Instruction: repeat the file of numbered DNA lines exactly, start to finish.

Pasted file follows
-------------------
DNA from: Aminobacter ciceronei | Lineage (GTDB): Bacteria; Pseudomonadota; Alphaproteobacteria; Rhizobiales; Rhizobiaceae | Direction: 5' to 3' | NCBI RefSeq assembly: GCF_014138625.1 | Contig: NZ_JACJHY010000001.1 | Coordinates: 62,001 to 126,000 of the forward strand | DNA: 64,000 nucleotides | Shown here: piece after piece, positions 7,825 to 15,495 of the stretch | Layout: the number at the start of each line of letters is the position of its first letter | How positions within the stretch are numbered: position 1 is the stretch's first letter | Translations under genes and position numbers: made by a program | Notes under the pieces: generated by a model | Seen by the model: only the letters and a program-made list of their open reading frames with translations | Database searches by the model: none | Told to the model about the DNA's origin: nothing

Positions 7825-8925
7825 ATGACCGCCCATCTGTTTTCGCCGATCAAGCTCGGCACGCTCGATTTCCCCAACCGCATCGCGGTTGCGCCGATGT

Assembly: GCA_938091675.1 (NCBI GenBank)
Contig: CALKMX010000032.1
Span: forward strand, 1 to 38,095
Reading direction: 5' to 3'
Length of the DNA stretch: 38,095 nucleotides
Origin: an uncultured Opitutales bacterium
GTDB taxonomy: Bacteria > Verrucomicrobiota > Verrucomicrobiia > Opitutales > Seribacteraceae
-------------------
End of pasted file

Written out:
DNA from: Aminobacter ciceronei | Lineage (GTDB): Bacteria; Pseudomonadota; Alphaproteobacteria; Rhizobiales; Rhizobiaceae | Direction: 5' to 3' | NCBI RefSeq assembly: GCF_014138625.1 | Contig: NZ_JACJHY010000001.1 | Coordinates: 62,001 to 126,000 of the forward strand | DNA: 64,000 nucleotides | Shown here: piece after piece, positions 7,825 to 15,495 of the stretch | Layout: the number at the start of each line of letters is the position of its first letter | How positions within the stretch are numbered: position 1 is the stretch's first letter | Translations under genes and position numbers: made by a program | Notes under the pieces: generated by a model | Seen by the model: only the letters and a program-made list of their open reading frames with translations | Database searches by the model: none | Told to the model about the DNA's origin: nothing

Positions 7825-8925
7825 ATGACCGCCCATCTGTTTTCGCCGATCAAGCTCGGCACGCTCGATTTCCCCAACCGCATCGCGGTTGCGCCGATGT

Assembly: GCA_938091675.1 (NCBI GenBank)
Contig: CALKMX010000032.1
Span: forward strand, 1 to 38,095
Reading direction: 5' to 3'
Length of the DNA stretch: 38,095 nucleotides
Origin: an uncultured Opitutales bacterium
GTDB taxonomy: Bacteria > Verrucomicrobiota > Verrucomicrobiia > Opitutales > Seribacteraceae